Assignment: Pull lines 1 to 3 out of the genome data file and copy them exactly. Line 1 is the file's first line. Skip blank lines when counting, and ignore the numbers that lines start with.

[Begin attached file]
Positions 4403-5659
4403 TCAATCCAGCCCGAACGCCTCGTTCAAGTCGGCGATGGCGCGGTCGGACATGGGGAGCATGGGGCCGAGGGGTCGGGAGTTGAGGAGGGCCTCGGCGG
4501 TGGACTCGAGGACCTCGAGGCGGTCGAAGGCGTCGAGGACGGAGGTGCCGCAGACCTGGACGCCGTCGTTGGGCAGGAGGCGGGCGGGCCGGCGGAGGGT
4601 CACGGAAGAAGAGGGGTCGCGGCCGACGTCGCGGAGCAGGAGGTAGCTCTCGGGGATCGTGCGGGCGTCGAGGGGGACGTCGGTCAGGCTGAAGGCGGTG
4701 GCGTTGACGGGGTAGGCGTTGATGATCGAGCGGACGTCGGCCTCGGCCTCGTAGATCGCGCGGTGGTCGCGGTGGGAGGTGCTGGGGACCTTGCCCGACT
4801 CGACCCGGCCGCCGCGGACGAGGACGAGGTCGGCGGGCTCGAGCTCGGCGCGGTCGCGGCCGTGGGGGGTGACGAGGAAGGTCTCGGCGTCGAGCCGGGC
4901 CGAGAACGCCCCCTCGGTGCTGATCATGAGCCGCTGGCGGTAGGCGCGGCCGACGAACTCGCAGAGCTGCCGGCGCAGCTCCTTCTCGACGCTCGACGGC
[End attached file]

Positions 4403-5659
4403 TCAATCCAGCCCGAACGCCTCGTTCAAGTCGGCGATGGCGCGGTCGGACATGGGGAGCATGGGGCCGAGGGGTCGGGAGTTGAGGAGGGCCTCGGCGG
4501 TGGACTCGAGGACCTCGAGGCGGTCGAAGGCGTCGAGGACGGAGGTGCCGCAGACCTGGACGCCGTCGTTGGGCAGGAGGCGGGCGGGCCGGCGGAGGGT